Good Pharmacopoeial Practices. WHO Technical Report Series, No. 996, 2016, Annex 1
(2016; 20 pages)


A pharmacopoeia’s core mission is to protect public health by creating and making available public standards to help ensure the quality of medicines. Pharmacopoeia standards support regulatory authorities in controlling the quality of pharmaceutical substances, their finished pharmaceutical products (FPPs) and related materials and will provide a tool with which the user or procurer can make an independent judgement regarding quality, thus safeguarding the health of the public.

Today there are 49 pharmacopoeias in the world (according to the World Health Organization (WHO) list of pharmacopoeias, 2015). There are differences between these pharmacopoeias, including the use of technology reflected in each pharmacopoeia as well as the breadth of medicines and other articles included. Pharmacopoeias are embedded in their respective national or regional regulatory environment and reflect specifications approved by the regulatory body. Efforts towards pharmacopoeial harmonization started more than a century ago. When WHO was created in 1948, this was included in its mandate. This led to the creation of The International Pharmacopoeia, which was the first global pharmacopoeial activity.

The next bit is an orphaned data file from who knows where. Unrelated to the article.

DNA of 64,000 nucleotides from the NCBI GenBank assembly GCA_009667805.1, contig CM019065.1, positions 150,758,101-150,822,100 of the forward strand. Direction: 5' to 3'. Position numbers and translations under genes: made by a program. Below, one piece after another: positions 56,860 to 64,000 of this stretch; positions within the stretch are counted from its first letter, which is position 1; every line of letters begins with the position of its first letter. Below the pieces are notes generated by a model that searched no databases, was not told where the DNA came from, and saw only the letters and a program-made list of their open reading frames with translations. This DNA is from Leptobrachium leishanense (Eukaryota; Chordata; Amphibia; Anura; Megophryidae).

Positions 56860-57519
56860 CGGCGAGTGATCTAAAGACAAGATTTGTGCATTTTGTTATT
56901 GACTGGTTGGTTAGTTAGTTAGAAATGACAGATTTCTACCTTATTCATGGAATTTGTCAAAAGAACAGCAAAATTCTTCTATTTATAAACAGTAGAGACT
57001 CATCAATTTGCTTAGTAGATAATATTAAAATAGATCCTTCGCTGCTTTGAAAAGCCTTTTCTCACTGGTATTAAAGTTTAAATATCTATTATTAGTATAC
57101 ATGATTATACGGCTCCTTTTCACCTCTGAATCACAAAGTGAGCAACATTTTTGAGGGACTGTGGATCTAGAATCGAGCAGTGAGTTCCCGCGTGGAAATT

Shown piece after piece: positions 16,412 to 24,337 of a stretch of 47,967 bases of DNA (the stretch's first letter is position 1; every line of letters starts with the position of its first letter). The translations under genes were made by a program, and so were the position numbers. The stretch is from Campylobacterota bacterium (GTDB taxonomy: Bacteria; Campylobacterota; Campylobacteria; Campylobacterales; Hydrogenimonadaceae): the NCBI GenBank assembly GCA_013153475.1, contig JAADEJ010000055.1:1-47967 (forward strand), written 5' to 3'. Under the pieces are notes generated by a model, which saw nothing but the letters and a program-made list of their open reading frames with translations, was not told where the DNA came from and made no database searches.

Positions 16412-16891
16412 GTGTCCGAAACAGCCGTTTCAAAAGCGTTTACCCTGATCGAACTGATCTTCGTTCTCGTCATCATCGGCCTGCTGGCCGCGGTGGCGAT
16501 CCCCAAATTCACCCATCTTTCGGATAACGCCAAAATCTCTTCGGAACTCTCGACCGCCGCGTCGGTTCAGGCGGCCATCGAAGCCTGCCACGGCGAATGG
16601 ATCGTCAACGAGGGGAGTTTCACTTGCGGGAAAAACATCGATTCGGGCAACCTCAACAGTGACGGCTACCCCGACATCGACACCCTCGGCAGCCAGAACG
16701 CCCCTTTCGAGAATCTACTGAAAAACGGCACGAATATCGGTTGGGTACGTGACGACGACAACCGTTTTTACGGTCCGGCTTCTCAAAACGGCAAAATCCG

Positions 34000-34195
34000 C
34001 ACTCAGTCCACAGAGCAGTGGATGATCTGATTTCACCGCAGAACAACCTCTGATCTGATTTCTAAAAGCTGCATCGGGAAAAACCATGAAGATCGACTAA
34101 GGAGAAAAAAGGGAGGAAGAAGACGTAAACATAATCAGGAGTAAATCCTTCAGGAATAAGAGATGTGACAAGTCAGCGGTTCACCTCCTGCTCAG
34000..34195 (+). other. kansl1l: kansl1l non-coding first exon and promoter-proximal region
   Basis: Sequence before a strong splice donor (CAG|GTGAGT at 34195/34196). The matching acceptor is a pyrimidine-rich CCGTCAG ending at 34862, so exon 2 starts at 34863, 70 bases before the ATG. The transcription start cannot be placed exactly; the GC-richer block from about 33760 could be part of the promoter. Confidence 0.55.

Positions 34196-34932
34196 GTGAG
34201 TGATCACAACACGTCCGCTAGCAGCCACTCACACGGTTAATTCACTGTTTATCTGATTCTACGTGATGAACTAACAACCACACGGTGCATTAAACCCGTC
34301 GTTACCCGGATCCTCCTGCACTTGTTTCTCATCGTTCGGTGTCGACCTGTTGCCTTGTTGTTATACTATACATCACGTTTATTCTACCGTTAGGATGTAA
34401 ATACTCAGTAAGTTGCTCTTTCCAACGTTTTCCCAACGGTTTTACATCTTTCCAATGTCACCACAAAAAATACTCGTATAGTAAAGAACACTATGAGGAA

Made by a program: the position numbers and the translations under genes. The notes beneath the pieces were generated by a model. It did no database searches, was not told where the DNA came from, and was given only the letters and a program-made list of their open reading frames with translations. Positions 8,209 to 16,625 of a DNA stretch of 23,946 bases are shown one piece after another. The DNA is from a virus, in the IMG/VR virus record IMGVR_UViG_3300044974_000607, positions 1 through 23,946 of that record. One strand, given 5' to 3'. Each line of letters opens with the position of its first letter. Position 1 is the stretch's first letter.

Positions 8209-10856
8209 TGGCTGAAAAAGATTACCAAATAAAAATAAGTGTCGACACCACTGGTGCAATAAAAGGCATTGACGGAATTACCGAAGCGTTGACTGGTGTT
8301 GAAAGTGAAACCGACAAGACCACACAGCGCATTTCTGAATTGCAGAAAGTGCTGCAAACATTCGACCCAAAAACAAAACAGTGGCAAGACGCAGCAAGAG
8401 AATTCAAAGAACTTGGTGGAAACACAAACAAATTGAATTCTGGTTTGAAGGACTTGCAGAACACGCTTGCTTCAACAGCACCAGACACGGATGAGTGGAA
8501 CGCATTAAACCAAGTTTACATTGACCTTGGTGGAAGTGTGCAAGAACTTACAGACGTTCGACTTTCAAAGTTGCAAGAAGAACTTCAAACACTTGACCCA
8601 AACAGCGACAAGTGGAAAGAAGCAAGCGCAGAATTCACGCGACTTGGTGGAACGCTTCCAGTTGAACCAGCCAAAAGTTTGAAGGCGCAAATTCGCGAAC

The primary objective of the GPhP guidance is to define approaches and policies in establishing pharmacopoeial standards with the ultimate goal of harmonization. These GPhP describe a set of principles that provide guidance for national pharmacopoeial authorities (NPAs) and regional pharmacopoeial authorities (RPAs) that facilitates the appropriate design, development and maintenance of pharmacopoeial standards. Although the principles may also apply to other products, the focus of these good practices is pharmaceutical substances and FPPs.

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